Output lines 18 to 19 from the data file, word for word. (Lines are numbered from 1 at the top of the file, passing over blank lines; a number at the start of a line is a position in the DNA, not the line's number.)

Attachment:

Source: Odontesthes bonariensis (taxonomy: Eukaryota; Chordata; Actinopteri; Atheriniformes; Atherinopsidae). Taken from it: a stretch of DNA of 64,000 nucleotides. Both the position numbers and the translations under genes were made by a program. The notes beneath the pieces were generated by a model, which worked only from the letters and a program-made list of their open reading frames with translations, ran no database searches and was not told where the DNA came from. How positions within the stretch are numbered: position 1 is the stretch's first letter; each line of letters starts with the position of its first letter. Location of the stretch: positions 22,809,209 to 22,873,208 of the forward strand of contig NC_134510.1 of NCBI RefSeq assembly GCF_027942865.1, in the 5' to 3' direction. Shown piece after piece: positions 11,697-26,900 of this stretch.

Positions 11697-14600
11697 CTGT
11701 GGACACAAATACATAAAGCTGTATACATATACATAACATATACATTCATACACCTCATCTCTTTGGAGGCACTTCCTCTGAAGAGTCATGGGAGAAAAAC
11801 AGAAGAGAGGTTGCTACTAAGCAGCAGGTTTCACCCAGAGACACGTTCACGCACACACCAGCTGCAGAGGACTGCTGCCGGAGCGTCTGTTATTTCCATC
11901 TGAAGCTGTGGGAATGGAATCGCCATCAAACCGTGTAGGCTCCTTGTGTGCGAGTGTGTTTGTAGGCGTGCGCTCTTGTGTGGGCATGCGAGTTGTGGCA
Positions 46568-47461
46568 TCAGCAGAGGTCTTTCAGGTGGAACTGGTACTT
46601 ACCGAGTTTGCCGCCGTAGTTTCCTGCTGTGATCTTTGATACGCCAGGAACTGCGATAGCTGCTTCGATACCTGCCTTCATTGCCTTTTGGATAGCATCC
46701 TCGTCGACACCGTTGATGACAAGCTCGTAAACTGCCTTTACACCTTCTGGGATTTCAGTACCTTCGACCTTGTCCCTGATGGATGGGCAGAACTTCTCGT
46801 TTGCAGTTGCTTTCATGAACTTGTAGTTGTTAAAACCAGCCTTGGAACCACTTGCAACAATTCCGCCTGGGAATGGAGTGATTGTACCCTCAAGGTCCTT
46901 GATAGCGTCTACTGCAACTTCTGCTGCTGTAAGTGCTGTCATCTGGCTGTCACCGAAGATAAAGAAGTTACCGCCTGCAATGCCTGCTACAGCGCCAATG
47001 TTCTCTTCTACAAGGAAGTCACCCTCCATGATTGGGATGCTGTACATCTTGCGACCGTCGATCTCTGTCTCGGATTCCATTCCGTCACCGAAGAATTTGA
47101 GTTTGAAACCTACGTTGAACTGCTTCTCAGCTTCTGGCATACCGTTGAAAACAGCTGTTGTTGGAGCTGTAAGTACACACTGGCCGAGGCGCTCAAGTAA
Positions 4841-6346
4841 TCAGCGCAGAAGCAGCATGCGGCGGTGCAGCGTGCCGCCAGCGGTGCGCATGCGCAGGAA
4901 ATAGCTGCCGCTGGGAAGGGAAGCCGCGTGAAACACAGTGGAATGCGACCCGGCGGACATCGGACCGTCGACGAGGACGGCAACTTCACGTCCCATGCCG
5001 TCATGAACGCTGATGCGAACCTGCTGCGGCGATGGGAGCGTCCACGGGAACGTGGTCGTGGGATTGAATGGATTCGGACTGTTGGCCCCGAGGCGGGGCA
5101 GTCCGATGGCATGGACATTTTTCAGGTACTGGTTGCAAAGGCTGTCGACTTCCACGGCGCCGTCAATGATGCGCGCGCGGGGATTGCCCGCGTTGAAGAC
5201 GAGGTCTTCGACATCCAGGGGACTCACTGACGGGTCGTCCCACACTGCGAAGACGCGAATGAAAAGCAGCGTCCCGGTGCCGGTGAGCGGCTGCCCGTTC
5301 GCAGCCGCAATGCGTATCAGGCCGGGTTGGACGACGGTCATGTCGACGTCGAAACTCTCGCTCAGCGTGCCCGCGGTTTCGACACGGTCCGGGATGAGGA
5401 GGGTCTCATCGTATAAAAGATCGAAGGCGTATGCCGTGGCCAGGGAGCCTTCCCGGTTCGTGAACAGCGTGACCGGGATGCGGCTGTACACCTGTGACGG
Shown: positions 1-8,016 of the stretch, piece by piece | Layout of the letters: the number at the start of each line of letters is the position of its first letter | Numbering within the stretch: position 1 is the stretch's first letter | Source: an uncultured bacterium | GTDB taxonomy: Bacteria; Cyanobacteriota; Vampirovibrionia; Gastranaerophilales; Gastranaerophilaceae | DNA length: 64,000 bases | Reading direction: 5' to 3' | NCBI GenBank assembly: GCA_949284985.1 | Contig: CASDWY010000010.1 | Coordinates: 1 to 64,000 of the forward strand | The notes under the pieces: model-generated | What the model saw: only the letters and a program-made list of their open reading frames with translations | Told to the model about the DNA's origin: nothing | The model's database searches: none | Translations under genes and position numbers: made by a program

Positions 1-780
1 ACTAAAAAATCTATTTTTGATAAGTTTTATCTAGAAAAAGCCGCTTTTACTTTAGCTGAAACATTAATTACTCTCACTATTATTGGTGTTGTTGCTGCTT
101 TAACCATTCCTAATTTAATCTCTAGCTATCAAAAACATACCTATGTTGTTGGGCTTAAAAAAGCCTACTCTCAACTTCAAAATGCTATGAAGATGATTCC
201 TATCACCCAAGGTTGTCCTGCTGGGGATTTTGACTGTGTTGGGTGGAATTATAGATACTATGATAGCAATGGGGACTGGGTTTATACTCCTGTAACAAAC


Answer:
5001 TCATGAACGCTGATGCGAACCTGCTGCGGCGATGGGAGCGTCCACGGGAACGTGGTCGTGGGATTGAATGGATTCGGACTGTTGGCCCCGAGGCGGGGCA
5101 GTCCGATGGCATGGACATTTTTCAGGTACTGGTTGCAAAGGCTGTCGACTTCCACGGCGCCGTCAATGATGCGCGCGCGGGGATTGCCCGCGTTGAAGAC